Recovering Files from a Dead Hard Drive
Hard drives, just like all electronic and mechanical devices, can die for many reasons. Unless you are a hardware engineer or a tech-obsessed geek, you probably mostly care about how to get your precious files back, instead of figuring out the exact cause of your hard drive’s demise. That’s exactly what this guide will help you with. We will walk you through a hypothetical recovery scenario of a dead hard drive and show you in detail what you need to do.
(Optional) Step 1: Connecting the Dead Hard Drive
If you have two hard drives in your laptop or computer — perhaps one for your operating system and one for your files — you can safely skip this step. However, if the dead hard drive contains your operating system or it was given to you by a friend or relative, you need to connect it to a working computer.
Owners of desktop PCs can open the case and connect the corrupted hard drive using a SATA cable, which is a computer bus interface that connects host bus adapters to mass storage devices. You can buy a SATA cable either online or in your local hardware store. One end of the cable goes to the hard drive and the other goes to the motherboard. There’s really no way how you can connect it in a wrong way, so don’t worry.
Laptop owners can purchase an external USB cradle designed to accept all commonly used types of hard drives. The advantage of a cradle like this is its convenience. The hard drive simply slides in and the cradle itself connects to your laptop via a regular USB cable.
Step 2: Assessing the Damage
With the malfunctioning disk connected to a working computer, you have everything you need to evaluate the scope of the damage. In some cases, the hard drive will show up as another storage device, and you will be able to transfer all files from it.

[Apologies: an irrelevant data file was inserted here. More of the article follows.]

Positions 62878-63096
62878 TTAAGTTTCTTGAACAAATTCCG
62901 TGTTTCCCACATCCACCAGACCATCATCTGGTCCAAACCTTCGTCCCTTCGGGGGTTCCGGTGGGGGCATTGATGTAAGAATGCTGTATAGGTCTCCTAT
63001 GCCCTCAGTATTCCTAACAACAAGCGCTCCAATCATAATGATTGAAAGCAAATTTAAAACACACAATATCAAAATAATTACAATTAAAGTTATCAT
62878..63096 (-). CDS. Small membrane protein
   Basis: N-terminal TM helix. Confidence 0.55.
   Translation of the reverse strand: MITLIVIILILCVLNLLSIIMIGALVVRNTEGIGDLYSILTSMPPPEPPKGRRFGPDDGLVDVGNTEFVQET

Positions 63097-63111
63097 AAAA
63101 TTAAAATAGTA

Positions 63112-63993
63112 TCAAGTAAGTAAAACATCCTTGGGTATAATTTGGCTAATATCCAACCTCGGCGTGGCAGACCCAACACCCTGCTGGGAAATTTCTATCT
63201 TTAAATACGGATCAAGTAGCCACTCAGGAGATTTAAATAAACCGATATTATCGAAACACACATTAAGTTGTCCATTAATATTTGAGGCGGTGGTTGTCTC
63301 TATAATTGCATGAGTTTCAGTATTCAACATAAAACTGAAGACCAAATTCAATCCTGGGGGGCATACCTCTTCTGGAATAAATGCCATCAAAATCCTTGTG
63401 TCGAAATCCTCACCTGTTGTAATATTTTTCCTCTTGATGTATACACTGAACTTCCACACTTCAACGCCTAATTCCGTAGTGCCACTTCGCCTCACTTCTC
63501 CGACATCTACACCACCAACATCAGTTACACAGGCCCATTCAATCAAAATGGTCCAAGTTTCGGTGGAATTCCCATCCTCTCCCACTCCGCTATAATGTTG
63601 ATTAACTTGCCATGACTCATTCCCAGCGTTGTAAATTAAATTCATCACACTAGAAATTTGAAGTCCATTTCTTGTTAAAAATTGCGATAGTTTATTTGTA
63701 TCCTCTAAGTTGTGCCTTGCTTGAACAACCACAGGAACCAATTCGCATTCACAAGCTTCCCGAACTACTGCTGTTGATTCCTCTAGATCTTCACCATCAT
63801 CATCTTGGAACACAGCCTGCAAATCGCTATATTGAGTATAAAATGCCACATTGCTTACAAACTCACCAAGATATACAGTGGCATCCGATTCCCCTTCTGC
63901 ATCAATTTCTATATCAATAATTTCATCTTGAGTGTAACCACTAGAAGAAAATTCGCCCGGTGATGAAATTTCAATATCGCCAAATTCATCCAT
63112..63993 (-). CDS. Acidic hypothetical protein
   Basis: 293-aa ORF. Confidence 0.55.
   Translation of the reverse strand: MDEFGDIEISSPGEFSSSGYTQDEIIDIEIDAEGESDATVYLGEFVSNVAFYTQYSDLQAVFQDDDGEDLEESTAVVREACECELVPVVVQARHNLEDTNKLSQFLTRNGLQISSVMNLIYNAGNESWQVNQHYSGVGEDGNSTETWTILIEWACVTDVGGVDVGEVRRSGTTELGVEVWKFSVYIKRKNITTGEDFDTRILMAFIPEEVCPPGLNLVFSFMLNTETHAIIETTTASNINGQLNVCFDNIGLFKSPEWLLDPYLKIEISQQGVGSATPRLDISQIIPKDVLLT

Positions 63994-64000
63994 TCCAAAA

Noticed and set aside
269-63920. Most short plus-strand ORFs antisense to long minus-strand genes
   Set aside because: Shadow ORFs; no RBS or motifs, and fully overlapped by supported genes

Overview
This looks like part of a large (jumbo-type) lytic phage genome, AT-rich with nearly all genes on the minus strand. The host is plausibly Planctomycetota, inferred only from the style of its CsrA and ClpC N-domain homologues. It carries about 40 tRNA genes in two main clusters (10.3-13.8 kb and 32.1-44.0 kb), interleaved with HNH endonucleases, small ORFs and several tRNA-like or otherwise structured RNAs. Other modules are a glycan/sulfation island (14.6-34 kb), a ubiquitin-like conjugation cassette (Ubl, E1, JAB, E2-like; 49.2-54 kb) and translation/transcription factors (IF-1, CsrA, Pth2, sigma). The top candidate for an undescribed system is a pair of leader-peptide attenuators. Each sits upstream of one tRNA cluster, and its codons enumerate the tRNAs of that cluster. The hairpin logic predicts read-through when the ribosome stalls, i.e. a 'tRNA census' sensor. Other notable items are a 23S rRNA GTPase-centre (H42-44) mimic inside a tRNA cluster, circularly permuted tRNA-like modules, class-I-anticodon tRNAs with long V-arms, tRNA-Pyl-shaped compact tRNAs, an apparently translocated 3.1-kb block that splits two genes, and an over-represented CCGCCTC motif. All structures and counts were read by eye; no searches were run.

That could happen because it’s not the hard drive that’s faulty but the operating system installed on it. Unfortunately, most data recovery cases are not that simple. The content of the hard drive is often visible, but Windows or Mac OS X is unable to transfer data from it. Even worse, the disk might appear to be empty. What you need, then, is a data recovery software solution designed to deal with scenarios like this.
Step 3: Recovering Files from Dead Hard Drive Using Disk Drill
When everything else fails, Disk Drill comes to the rescue. In the large sea of file recovery programs and apps, Disk Drill stands out with its polished user interface that allows anyone to recover files from a dead disk or SD card or just about any other storage device in just a few minutes.
In fact, it takes just a few seconds to tell Disk Drill what to do, followed by a short wait while the program applies its advanced data recovery algorithms to restore over 200 file types, allowing you to select what you want to recover and what you don’t need.